Did Joni see last night? It was as if she was sitting beside my bed, speaking straight to me. As if she knew comparison and inferiority and envy were on the march to cripple me.  Because I didn’t have the right degree.

The Word from Joni, and God

Then Joni told how someone had shared timely words from 2 Corinthians 3:5-6:

Not that we are competent in ourselves to claim anything for ourselves, but our competence comes from God. He has made us competent as ministers of a new covenant, not of the letter but of the Spirit; for the letter kills, but the Spirit gives life.

The 4- minute spot continued. By now I was on the edge of my bed lacing my running shoes, letting these delightful, timely words land.

No, I haven’t spent 4 years in Bible school. But I have spent over 50 years in a wheelchair, most of those years studying the same books and scholars as my friends who graduated from The Masters University or Wheaton College…Look, I’m just a quadriplegic! But that’s just it! God delights in teaching us powerful lessons through our weaknesses and limitations…

Plus, it’s my weaknesses that keep pointing me to the source of all authority and ability, God and God alone. Praise the Lord; He is the one who makes us competent as ambassadors of the new covenant! God takes our inadequacies and, as we lean on him and learn from the trials he sends, he makes us competent.

Now you may think, ‘who am I that anyone should listen to me? Why should anyone care what I have to say?’ Oh friend, don’t fool yourself; in Christ, you are completely competent. 

That was the how the well-timed word came to me, On the only day last week I woke to the radio, after the only night I had a fight like that, here was Joni, giving an apt answer, the perfect truth to address my immediate need. Here was Joni, speaking a timely word to me.

And friends, degree or no degree or three degrees, be encouraged to know: Your competence comes from God. 

But more, I hope that in every good and well-timed word, you hear a loving Lord.

A man has joy in an apt answer,
And how delightful is a timely word!

Proverbs 15:23

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Saints in the Land?

As for the saints who are in the land, they are the excellent ones in whom is all my delight.
Psalm 16:3

What delights your soul? Is it the saints you know? Do you even know any saints? And, if you do, do they make you glad?

Or does this sound like silly talk? Like such words about saints could only come from a  super-spiritual poet living long ago in a faraway land?

(Saint) Friends Who Stick Closer Than Brothers

It’s not silly talk. It’s real and daily- this saints-are-so-lovely talk. I know this because in the last week I’ve had- not one, not two, not three- but four different friends tell me, as it were, that sometimes blood isn’t thicker.  That it depends on whose blood; specifically, if it’s saints’ blood.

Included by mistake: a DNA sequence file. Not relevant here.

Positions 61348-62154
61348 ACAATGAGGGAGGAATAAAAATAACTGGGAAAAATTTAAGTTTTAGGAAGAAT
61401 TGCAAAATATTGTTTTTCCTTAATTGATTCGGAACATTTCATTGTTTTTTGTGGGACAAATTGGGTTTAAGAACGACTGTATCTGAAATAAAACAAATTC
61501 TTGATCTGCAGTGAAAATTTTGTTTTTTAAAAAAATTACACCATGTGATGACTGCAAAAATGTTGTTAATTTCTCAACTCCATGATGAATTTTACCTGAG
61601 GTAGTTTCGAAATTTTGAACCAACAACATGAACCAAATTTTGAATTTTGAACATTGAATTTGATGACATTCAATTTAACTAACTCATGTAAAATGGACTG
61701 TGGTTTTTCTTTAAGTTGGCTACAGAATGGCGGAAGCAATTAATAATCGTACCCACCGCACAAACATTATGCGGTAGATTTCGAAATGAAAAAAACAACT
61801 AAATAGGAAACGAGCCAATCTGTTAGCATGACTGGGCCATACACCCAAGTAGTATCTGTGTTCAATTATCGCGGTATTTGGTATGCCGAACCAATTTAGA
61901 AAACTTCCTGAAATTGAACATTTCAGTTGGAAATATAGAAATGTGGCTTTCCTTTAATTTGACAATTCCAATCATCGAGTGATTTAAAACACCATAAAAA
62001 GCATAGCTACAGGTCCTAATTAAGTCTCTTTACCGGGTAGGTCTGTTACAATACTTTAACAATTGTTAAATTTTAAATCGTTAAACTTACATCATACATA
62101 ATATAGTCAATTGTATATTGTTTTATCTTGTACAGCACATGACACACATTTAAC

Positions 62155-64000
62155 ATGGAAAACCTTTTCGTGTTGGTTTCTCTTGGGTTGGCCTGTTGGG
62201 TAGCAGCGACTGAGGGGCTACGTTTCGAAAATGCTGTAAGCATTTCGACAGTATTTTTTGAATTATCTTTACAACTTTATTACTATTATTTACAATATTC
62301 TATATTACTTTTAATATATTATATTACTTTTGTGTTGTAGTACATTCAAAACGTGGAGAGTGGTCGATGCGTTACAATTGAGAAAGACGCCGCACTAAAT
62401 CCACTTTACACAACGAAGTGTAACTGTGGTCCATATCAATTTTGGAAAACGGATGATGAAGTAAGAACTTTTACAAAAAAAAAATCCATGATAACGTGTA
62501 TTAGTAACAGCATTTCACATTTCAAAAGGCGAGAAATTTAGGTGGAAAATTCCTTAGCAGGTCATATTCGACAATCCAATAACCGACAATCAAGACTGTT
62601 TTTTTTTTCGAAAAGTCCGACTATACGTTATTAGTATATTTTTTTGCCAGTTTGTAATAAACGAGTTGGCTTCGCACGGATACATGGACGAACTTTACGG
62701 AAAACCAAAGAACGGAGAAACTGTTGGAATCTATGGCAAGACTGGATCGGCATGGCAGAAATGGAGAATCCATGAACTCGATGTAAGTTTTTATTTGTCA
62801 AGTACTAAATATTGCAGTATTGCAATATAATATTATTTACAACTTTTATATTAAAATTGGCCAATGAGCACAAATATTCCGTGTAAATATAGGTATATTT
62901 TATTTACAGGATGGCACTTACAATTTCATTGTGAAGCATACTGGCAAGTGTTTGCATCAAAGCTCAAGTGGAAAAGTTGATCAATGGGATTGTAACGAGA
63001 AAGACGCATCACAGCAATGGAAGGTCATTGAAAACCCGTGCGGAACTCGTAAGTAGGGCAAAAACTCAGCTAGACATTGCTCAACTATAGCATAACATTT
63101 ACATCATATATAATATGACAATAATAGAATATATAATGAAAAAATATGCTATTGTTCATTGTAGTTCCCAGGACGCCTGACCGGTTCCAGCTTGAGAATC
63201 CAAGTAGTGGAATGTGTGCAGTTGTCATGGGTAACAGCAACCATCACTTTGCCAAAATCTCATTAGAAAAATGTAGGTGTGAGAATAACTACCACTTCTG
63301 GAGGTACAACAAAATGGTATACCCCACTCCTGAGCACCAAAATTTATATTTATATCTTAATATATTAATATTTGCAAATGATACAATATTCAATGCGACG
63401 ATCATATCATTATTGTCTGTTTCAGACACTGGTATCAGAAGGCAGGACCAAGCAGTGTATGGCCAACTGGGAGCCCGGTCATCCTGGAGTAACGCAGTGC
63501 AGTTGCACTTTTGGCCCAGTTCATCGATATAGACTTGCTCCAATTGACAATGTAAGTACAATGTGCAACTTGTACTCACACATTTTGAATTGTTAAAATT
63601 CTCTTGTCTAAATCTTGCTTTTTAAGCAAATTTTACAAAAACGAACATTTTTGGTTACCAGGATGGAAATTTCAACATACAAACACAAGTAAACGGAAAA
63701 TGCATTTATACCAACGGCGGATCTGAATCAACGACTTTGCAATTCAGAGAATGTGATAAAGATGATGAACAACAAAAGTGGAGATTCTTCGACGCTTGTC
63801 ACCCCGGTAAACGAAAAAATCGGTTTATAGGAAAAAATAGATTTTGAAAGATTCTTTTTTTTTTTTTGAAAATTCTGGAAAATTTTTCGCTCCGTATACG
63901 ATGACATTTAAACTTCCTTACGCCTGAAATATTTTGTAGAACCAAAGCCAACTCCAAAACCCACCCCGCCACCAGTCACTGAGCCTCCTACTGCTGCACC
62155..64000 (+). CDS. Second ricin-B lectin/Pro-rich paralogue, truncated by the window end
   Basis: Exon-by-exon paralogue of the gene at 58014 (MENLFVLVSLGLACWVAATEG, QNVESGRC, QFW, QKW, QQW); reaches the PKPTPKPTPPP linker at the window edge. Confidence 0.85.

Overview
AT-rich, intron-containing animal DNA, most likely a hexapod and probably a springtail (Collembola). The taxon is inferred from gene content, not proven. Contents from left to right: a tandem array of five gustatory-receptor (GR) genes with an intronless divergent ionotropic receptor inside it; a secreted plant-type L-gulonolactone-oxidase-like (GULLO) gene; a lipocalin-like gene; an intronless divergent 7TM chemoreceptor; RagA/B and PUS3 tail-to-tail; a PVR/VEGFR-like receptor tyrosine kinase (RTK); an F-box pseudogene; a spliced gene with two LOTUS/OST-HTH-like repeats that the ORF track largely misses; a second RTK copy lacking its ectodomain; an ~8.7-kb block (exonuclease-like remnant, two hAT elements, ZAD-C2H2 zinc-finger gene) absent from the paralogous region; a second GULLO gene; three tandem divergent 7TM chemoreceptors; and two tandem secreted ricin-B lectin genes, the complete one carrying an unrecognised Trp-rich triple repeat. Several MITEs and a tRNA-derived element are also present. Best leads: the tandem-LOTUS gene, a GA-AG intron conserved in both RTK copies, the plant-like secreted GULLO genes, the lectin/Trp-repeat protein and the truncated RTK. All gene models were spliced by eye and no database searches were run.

All four confided to me big hurts inflicted by blood. A sister whose words are sword thrusts, a brother whose whose aloofness wounds, another brother whose lifestyle choices take him to a distant land (my friend misses him), and a father who waited until my friend was 42  to tell her, “I love you.” 

All four also shared how a Christian friend- a saint- had helped them through. How, for example, when a blood-brother wound was raw, my friend texted a saint-friend to pray and then her friend not only prayed but showed up 30 minutes later to whisk my friend away to a happier place. 

Christian friends may be more loyal than an  unbelieving brother. Since brotherhood is one of the tightest relationships we know, a  friend who sticks closer than a brother is a life-giving gift, indeed. (David and Jonathan’s friendship is a great biblical example of this type of closer-than-a-brother friendship.)

Proverbs 18:4 says, There is a friend who sticks closer than a brother. And if the friendship is between saints, it shouldn’t come as any surprise that water’s sometimes thicker.

Just who are these saints?

Saints literally means, “holy ones.”

But if the term’s still a bit murky, don’t worry. You’re not alone. One source says the word “saints” has almost completely lost its original meaning,

[T]hat is, of being set aside for the exclusive ownership and use of the Triune God. Very few people in the Christian Church today would consider themselves to be “saints”…Unfortunately the original meaning of the word “saints” has largely fallen into disuse.

But if the term’s still a little fuzzy, a quick survey of Scripture makes it clear: saints are simply believers in the Lord Jesus Christ. And all believers are called saints, even when their character is “dubiously holy.”